How To Shape A Sustainable City

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Rapid urbanization, population growth, pollution, increased food and water demand, integrating renewable energy and electric mobility… The challenges facing cities are tremendous and it is precisely at the local level that the greatest changes need to be made.

During the Future of Cities Forum, 29-31 October, mayors, city councillors and urban planners from around the world gathered to discuss ideas and exchange solutions to address the issues facing sustainable urban development.

Source: Trey Ratcliff/Flickr

Source: Trey Ratcliff/Flickr

Ideas Worth Sharing

The forum took place in Munich because of its target of 100% renewable electricity by 2025. Innovative examples were presented during the event including a visit to Ackermannbogen. This residential area utilizes solar power for district heating and nearly 50% of its heat demand is covered by solar collectors.

Peter Marland, Leader of Milton Keynes Council, presented his city’s Low-Carbon Living Strategy which helps citizens, communities and businesses cut their carbon emissions. For any major developments in the city a sustainable construction plan is required and it must incorporate high energy efficiency, 10% renewable energy and carbon neutrality/offsetting.

“In the last ten years we’ve grown a third, in the next ten years we’ll grow another third,” said Peter Marland. “A challenge is an opportunity and we’re one of the few cities who will actually reduce our carbon footprint by what we said we would.”

Milton Keynes - Witan Gate. Source: Krzysztof Pawliszak/Flickr

Milton Keynes – Witan Gate. Source: Krzysztof Pawliszak/Flickr

In Figueres, Spain, the municipality has implemented their own strategy to ensure their city becomes more sustainable. By 2020, they aim to reduce citizens’ CO2 emissions by 18% through initiatives like banning cars from the city center, introducing energy efficient buildings and introducing technology that can help monitor energy use.

“Our ultimate goal is for citizens to share energy so that our sources become completely self-sufficient,” said Pere Giró, Councillor for Environment and Youth, Figueres. “The Imagine project has enabled citizens to reach our objectives for sustainable and renewable energy.”

Figures and Milton Keynes are two out of eight pilot cities from the Imagine initiative. The aim behind this scheme is to assist cities, their stakeholders and citizens to evaluate and implement changes that are needed to reach low-carbon goals.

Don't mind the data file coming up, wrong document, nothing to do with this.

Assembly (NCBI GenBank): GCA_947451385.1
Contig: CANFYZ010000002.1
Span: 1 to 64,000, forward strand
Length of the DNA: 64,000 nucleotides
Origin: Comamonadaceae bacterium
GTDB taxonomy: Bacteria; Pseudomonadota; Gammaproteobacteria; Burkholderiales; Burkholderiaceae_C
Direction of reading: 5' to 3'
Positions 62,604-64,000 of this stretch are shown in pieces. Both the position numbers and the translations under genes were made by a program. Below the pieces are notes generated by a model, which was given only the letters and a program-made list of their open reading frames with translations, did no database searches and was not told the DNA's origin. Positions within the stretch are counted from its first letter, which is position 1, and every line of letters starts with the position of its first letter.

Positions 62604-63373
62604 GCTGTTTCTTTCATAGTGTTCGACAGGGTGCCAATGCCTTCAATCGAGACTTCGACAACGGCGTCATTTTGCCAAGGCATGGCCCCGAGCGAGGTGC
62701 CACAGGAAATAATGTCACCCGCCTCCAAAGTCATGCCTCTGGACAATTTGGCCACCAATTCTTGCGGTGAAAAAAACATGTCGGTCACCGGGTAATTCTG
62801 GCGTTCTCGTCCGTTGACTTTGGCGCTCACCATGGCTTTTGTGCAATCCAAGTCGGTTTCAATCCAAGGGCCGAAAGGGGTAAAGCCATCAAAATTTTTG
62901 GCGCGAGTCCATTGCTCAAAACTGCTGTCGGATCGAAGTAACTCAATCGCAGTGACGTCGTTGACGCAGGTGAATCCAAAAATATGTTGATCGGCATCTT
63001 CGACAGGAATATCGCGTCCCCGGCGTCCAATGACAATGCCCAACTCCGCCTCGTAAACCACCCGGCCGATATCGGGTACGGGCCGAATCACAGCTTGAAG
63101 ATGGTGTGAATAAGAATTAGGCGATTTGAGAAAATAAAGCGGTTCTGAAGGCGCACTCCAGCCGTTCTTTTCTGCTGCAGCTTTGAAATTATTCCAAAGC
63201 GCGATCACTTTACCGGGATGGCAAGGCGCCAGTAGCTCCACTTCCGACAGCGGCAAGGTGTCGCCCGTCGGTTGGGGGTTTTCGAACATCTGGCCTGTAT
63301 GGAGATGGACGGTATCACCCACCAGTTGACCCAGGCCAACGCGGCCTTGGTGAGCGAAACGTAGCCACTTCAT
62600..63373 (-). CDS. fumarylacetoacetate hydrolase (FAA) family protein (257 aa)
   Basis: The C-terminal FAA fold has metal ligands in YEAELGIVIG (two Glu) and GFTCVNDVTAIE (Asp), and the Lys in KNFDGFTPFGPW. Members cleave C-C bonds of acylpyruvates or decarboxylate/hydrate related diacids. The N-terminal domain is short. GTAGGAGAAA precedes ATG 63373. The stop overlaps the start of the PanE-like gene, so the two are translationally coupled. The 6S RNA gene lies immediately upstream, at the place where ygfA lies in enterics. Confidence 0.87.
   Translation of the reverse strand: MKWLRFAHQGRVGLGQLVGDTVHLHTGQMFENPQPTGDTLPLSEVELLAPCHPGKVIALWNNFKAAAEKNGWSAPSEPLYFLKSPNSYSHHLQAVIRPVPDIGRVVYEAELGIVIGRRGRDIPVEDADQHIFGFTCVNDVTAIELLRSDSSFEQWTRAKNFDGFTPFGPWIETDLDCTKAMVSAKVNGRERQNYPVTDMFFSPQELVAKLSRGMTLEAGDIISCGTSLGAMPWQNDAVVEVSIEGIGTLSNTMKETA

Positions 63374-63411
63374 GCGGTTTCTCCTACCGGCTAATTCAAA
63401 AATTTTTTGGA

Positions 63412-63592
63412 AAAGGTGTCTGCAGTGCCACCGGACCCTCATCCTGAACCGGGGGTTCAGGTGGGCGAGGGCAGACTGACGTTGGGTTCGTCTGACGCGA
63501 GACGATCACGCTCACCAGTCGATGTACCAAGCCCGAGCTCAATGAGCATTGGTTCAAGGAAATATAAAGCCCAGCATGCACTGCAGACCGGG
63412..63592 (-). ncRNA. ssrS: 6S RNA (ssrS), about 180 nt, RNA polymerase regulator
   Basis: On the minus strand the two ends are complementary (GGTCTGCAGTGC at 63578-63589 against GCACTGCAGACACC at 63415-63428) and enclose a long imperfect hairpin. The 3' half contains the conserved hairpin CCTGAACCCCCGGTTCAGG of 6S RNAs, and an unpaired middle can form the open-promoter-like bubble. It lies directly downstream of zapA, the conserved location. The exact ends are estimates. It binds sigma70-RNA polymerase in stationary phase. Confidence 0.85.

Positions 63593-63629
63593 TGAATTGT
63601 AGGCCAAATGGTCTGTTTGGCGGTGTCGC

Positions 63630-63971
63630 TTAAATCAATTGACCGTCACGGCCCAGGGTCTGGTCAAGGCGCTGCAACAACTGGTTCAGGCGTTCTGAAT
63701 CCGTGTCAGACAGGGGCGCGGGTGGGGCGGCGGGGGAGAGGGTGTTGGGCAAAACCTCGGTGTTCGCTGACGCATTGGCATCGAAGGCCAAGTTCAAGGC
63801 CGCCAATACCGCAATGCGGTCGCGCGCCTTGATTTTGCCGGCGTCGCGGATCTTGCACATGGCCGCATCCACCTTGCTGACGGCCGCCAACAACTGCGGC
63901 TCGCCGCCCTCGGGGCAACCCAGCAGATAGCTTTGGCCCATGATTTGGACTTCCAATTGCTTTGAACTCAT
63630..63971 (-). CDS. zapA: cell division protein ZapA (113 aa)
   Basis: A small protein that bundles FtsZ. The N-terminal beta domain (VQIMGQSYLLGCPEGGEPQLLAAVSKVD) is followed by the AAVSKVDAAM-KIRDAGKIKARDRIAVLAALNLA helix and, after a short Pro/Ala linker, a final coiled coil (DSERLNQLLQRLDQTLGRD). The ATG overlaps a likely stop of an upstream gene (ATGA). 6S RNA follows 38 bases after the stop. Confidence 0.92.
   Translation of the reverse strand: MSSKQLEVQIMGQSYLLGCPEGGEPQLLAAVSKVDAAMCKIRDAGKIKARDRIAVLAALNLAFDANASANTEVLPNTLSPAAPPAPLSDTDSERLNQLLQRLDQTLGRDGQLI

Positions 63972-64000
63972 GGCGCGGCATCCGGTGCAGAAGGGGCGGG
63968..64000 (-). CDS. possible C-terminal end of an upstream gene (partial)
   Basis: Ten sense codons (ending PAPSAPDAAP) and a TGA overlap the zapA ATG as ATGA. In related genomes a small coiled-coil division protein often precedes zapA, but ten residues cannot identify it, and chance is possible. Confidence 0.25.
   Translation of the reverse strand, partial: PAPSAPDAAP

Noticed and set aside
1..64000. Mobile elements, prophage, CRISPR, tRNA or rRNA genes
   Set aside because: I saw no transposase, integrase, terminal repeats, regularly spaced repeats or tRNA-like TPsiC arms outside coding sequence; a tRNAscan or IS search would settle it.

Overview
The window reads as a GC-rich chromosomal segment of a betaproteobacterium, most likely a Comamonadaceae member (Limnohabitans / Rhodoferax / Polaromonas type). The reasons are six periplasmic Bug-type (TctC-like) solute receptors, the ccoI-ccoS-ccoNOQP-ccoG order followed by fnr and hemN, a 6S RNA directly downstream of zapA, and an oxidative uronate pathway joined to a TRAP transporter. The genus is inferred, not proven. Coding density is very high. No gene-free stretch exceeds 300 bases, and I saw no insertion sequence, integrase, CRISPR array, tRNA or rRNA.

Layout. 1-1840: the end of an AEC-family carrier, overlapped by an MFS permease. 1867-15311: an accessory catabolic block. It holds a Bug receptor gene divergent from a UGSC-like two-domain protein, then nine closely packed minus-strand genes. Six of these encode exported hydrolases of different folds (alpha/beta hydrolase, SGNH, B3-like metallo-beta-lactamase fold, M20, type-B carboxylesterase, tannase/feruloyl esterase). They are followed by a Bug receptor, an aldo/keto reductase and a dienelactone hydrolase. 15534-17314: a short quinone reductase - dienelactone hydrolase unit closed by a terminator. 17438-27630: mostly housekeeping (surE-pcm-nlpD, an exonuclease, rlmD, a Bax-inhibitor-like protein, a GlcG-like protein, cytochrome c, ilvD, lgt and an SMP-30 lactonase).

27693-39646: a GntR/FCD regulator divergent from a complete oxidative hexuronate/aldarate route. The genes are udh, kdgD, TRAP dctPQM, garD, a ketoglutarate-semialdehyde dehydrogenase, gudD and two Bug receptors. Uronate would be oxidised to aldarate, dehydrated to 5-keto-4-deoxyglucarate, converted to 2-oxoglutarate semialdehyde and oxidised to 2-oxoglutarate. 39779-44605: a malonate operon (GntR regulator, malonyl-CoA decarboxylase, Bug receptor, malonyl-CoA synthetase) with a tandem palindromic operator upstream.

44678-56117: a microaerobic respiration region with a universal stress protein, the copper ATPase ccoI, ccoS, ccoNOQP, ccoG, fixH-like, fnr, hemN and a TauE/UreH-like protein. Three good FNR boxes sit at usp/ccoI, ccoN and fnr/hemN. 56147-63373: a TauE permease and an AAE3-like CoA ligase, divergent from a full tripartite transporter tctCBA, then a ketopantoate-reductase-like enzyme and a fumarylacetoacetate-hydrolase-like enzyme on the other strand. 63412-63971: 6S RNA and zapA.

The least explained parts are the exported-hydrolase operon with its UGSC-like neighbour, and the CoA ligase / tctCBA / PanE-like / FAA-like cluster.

Source: Imagine/Energy Cities

The eight pilot countries involved in Imagine. Source: Imagine/Energy Cities

“I am very impressed with what has been delivered by the eight cities and the different partners in the project,” said Claire Roumet, Executive Director, Energy Cities. “I hope it will inspire many other cities because we want to spread the tools that have been designed.”

Challenges Ahead

Certain countries may be pursuing energy efficiency and renewable energy, but they are still investing in fossil fuels. The success of sustainable urban development is dependent on political leaders making decisions to move towards a low-carbon economy.

Whether municipalities invest in renewables or build energy efficient house or introduce electric buses, cities will have to incorporate many initiatives to successful move away from fossil fuels. One proposed approach was to make appropriate use of existing resources in cities.

“We need to look at the infrastructure we have and not expand on it until we fully utilize all that capacity,” said Neville Mars, Director of Mars Architects. “We can still make money, move forward, provide housing, and create industry – all within the existing footprint of current cities.”

The Future Cities Forum showcased that there are solutions. Many governments, citizens and business are innovating, but it’s clear they cannot do it alone. With the world’s urban population already reaching 3.9 billion, it is imperative that they pursue sustainability together.

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